Vanya the Terrib
Vanya the Terrib locked her front door behind herself. She sank the small electronic key into her lightweight white handbag and descended the stairwell. Down and down and down. Nine stories of stairwell, from the small apartment she occupied – lightly – to the minimalist, lamp-lit gardens and the road. Where the bus was waiting. She climbed the single step and listened for the barely audible “blib” with which the bus registered her identichip and connected to her account. She found herself a spot to stand and held onto the handrail as the bus slid into soundless motion on its bearing-chains. And she watched the city slide by, its lights swimming in the liquid gloss of the night.
Another workday. Or work night, depending how you wanted to see it. She checked the contents of her handbag mentally. It wasn’t a good idea to open it in public. In any case it didn’t contain much; her apartment key, her identichip, a bit of lip gloss. And her ideas booklet and stylus. It was the latter set that was the riskiest item.
The bus slowed and slid to a noiseless halt in front of the great building of black glass. Vanya stepped off and took note of the second tiny “blip” with which the bus fare was calculated completely and withdrawn from her account. And she headed towards the building of glass and moved through the sliding door as quietly as the bus that left behind her .
Her boss had called her in for a new assignment. She was working on two, currently; but you never resisted when more work was offered, as the Service could replace you at the drop of a hat. She stepped into the glass elevator, touched the correct image and waited. And stepped off it again as it arrived at its destination, three hundred stories above ground level. And walked through the deep plush carpet, and touch-opened the door to the office of her boss.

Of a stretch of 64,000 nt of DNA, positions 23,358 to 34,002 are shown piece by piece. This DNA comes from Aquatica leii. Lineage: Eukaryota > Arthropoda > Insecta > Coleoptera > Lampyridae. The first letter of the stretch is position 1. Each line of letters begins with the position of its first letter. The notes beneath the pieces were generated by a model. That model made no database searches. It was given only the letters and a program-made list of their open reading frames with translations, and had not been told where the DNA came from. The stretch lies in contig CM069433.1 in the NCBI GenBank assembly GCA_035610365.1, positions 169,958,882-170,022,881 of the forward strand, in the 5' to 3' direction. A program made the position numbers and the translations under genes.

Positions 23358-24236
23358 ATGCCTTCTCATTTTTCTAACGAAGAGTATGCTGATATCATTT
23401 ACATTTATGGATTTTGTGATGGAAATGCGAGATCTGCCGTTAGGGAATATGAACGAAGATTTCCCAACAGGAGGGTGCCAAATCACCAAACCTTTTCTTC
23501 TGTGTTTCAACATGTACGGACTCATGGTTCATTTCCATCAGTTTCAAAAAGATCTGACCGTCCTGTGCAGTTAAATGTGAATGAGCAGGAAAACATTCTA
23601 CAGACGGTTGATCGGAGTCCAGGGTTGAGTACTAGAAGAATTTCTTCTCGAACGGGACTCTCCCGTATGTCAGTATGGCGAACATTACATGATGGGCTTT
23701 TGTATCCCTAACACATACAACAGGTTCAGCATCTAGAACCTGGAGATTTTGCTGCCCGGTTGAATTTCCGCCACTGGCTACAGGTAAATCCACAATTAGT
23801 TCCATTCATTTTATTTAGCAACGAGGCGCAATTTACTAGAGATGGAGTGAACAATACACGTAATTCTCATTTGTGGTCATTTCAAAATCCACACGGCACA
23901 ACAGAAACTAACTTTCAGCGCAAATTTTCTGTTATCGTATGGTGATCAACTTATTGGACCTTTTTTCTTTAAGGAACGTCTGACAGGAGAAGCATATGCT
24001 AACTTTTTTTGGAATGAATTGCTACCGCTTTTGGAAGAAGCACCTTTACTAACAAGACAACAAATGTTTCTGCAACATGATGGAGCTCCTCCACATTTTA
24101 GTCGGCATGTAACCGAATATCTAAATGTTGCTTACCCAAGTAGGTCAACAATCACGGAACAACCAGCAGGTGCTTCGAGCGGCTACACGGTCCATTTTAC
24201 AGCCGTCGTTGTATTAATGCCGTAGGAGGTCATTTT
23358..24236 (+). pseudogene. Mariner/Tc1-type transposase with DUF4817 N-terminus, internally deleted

Brendan Connor rose from his spot behind his desk to greet Vanya. He was only one rank below the top; working for him was supposedly an honour. Despite his youth his achievements in the Service were remarkable. He had received the Lancer Medal twice in the last two years, and the Senning Prize once, at a time when he was seventeen. By now in his mid-twenties, it was practically certain that he’d be succeeding the General-in-Chief of the organization when the old man retired.
“Miss Terrib,” he greeted her. Vanya had to smile. Brendan Connor was a very formal person. And it also reminded her that he knew less about her than he thought; which was great. But she wasn’t even going to follow this train of thought, as the hypno-enhancers in this building were always running on full tilt, to facilitate reading of thoughts to this not-fully-talented young man.
The fact was, he was no mutant. He was just an ordinary human throwback, albeit with a brilliant mind. And to survive in the world of 2347, you had to be at least a mutant in two separate capacities. Ordinary humans had a very tough time.
He knew it, of course. It didn’t make him happy. She had read off his mind, on several occasions, the desire to father offspring that carried at least a number of mutations – but he was antisocial; while brilliant at his job, he’d never be able to persuade any lady – much less a mutant – to carry any offspring for him.
She glanced out of the window-walls of his luxurious office, at the untainted night sky.
“Miss Terrib,” said Connor. “You are currently working on two assignments. I have removed them both out of your portfolio.”
What! She stared at him, electrified. With what had she deserved that?
“Not due to any inefficiency on your part,” he assured her with a smile. The superior smile that came with being the Chosen One. “You can be at ease. I have delegated your two assignments to Janie Marioid and Nexus Beckham.”
She refrained from asking why; merely listened to him, her violet eyes intent.
“The nature of tonight’s assignment allows no distraction,” explained Connor. He handed her a chip.
Vanya connected the chip into her ideas booklet. The small screen lit up, and several warning screens and code slots popped up. Vanya patiently applied her signature with her stylus, adding a couple of extra security loops to prove that she was authorized. And the first instruction appeared on her booklet.
A name. Michayl Ran. That was all.
She raised her large eyes to Connor once more, not asking.
“It’s all we have on him,” he said. “His name.”
© Copyright by Lyz Russo, 2011
& an invitation to look at the lovely book review Douglas Pearce got, here http://pkaboonews.blogspot.com/2012/05/review-almost-dead-in-suburbia-douglas.html
His book “Almost Dead in Suburbia” can be found at www.pkaboo.net.